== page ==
The other day my friend Andy emailed me a link to Jonathan Rauch’s immensely popular story “Caring for Your Introvert” that The Atlantic published in March 2003. I’d first read it a couple of years ago but I’d forgotten many of the salient points, which bear repeating. As an introvert myself, I always find it a relief to get some validation of my need for alone time and my sense that there wasn’t something just plain wrong with me for finding parties draining.
- “Extroverts are energized by people, and wilt or fade when alone. They often seem bored by themselves, in both senses of the expression. Leave an extrovert alone for two minutes and he will reach for his cell phone. In contrast, after an hour or two of being socially ‘on,’ we introverts need to turn off and recharge. My own formula is roughly two hours alone for every hour of socializing. This isn’t antisocial. It isn’t a sign of depression. It does not call for medication. For introverts, to be alone with our thoughts is as restorative as sleeping, as nourishing as eating.”
- “With their endless appetite for talk and attention, extroverts also dominate social life, so they tend to set expectations. In our extrovertist society, being outgoing is considered normal and therefore desirable, a mark of happiness, confidence, leadership. Extroverts are seen as bighearted, vibrant, warm, empathic. ‘People person’ is a compliment. Introverts are described with words like ‘guarded,’ ‘loner,’ ‘reserved,’ ‘taciturn,’ ‘self-contained,’ ‘private’—narrow, ungenerous words, words that suggest emotional parsimony and smallness of personality.” I don’t necessarily agree that being reserved is a narrow, ungenerous characterization, but certainly it takes more time for me to feel comfortable enough to relax and let my full personality shine.
The original story got an excess of 116K “recommends” to Facebook. I take that to mean that all the introverts out there who were keeping to themselves and kind of choking on it finally found a voice with which they could identify, and ran to tell all the puzzled, extroverted people in their lives about it.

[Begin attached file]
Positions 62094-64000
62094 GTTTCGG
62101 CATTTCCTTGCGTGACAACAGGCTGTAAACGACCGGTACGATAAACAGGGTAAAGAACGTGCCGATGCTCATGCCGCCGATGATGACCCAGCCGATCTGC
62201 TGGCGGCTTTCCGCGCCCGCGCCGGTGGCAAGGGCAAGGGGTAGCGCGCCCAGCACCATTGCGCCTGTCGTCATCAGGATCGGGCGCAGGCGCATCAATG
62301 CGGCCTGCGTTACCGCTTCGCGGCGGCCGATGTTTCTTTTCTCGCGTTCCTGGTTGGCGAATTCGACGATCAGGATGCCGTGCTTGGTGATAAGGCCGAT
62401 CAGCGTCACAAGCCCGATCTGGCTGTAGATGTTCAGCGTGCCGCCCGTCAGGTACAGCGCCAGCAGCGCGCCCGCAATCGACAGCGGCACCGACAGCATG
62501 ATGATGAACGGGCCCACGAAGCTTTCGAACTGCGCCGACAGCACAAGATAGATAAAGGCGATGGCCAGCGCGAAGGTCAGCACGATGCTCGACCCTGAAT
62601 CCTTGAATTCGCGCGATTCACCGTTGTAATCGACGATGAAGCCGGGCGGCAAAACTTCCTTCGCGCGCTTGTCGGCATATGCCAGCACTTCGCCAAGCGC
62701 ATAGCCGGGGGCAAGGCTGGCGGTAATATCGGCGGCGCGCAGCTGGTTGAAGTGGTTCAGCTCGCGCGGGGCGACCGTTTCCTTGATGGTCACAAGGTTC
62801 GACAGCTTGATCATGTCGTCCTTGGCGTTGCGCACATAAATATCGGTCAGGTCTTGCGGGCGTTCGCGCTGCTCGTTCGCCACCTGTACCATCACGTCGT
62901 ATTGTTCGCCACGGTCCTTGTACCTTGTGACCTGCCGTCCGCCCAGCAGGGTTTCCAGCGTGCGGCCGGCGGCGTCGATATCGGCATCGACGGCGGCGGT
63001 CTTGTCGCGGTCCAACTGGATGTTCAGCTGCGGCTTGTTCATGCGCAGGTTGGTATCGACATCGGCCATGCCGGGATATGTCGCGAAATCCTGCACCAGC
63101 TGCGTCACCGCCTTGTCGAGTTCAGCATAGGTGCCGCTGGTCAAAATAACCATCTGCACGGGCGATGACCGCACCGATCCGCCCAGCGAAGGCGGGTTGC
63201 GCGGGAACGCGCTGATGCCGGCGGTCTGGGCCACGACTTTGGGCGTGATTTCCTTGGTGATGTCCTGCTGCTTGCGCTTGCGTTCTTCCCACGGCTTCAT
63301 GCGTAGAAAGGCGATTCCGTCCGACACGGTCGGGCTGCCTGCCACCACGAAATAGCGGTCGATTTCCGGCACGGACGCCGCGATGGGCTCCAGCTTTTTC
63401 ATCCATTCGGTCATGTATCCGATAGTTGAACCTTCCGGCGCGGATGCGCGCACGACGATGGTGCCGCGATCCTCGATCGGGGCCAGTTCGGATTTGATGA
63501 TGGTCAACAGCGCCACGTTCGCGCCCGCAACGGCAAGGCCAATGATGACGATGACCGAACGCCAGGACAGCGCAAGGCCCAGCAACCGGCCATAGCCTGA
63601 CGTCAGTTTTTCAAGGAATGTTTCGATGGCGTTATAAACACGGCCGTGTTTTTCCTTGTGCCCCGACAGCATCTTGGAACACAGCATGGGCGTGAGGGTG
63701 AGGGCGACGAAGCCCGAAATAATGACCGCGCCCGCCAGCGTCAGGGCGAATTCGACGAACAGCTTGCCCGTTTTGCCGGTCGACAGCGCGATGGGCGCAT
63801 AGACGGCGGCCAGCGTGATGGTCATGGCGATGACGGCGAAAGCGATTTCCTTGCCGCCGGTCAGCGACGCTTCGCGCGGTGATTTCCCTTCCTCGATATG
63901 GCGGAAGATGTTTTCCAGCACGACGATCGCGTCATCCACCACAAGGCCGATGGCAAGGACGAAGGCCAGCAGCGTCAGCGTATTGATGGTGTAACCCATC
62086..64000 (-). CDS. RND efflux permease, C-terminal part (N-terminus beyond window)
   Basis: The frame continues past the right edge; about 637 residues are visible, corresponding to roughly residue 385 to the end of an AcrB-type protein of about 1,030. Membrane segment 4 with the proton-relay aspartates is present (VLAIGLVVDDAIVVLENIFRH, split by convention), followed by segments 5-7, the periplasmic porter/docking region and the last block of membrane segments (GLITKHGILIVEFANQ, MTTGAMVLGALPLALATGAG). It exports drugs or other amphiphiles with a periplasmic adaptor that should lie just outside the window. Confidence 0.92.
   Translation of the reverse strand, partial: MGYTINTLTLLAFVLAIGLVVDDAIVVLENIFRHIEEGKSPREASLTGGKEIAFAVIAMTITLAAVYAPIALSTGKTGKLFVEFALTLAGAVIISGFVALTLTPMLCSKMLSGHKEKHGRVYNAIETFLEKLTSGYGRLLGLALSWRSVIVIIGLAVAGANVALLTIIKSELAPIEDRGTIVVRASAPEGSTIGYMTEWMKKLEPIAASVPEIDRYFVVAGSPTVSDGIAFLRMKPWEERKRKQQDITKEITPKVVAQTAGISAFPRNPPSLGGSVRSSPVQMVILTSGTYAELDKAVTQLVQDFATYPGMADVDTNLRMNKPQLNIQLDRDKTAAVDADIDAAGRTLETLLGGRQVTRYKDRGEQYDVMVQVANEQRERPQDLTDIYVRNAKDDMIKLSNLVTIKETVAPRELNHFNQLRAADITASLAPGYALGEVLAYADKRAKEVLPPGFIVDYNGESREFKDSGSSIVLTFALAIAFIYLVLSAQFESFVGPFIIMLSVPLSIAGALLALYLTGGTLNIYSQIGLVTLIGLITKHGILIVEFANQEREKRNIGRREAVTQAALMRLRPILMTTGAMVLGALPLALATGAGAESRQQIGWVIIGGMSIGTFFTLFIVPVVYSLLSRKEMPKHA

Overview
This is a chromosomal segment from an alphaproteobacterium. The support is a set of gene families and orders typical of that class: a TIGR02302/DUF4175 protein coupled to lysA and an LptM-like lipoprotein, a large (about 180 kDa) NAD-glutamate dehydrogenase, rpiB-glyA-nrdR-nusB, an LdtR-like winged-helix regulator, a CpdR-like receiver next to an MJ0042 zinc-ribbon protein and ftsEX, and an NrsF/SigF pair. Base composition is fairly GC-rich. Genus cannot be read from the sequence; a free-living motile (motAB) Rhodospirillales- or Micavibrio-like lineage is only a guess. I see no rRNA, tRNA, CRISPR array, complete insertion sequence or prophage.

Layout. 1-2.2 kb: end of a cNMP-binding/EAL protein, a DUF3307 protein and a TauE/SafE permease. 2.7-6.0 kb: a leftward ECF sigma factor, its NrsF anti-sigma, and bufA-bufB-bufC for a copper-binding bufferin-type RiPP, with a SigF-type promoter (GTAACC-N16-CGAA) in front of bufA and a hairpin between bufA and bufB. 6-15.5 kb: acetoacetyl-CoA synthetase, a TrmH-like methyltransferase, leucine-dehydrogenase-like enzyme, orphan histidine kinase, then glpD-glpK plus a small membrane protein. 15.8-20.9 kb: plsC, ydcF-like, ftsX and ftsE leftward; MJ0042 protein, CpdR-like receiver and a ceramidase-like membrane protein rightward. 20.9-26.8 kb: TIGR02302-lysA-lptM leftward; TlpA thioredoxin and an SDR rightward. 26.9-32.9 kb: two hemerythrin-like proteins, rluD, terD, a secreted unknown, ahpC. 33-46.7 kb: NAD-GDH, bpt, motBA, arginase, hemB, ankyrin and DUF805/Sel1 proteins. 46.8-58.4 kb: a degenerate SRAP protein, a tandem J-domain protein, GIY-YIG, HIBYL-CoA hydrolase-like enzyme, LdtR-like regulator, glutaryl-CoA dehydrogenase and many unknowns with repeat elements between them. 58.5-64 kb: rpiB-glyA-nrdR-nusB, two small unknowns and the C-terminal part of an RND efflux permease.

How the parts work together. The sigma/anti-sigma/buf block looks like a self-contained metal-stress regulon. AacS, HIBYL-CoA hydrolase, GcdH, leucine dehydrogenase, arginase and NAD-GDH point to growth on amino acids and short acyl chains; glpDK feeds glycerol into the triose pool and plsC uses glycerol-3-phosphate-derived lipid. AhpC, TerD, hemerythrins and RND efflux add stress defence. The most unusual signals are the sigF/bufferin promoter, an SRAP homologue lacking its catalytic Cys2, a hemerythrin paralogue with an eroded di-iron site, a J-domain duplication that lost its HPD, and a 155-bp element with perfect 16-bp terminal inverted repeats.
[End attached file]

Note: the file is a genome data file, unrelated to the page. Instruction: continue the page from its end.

Rauch goes on to reveal other insights in the follow-up interview, “Introverts of the World, Unite!” that The Atlantic published in February 2006.
- “Once an introvert gets on a subject that they know about or care about or that intrigues them intellectually…they get passionately engaged and turned on by the conversation. But it’s not socializing that’s going on there. It’s learning or teaching or analyzing, which involves, I’m convinced, a whole different part of the brain from the socializing part.” This would handily explain why I tend to keep pretty quiet unless someone asks me questions about myself and seems to show genuine interest in what I have to say!
- “[The overwhelming reaction to the piece] suggests that a lot of people have the same experiences you and I do, and that they haven’t had a name for it or a way of understanding it. Having that is very valuable. It tells you how to understand yourself and—maybe even more importantly—it tells you that you’re fine and that, in fact, a lot of the problem is with the rest of the world.” Unlike Rauch, however, who goes on to state that he never actually wished to be an extrovert, I used to wring my heart over wishing I could just be like everyone else—that is, all the extroverts in the world who command parties and hold court in a group setting.
- “Part of the thrill of this article is that it seems to be helping introverts discover each other. It never occurred to me when I wrote it that there would be so many other people out there with whom this would resonate so strongly. But one of the main points I see over and over again in the mail I’ve been getting is, ‘I’m not alone! There are others like me.’ This sense of empowerment because of not being alone is very important to people. That in itself, to the extent that that takes hold, would be a very important part of correcting the introvert/extrovert imbalance.”
- “The Internet is the perfect medium for introverts. You could almost call it the Intronet. You know the old New Yorker cartoon with a dog sitting at a computer saying to another dog, ‘On the Internet, no one knows you’re a dog.’ Well, on the Internet, no one knows you’re an introvert. So it’s kind of a natural that when The Atlantic put this piece online, introverts beat a path to it; it’s the ideal distribution mechanism by which introverts can reach other introverts and spread the word.” On the Internet, we introverts can be as chatty as we like; what makes writing such a good medium for us is the time we have to craft what we want to say.
- “We love people—we’re not misanthropic for the most part. We just can’t socialize with them all the time. We want to hold their hand or hug them or just sit quietly and read a book with them.“
You may also be interested in reading Susain Cain’s interview “The Power of Introverts: A Manifesto for Quiet Brilliance” that appeared in Scientific American.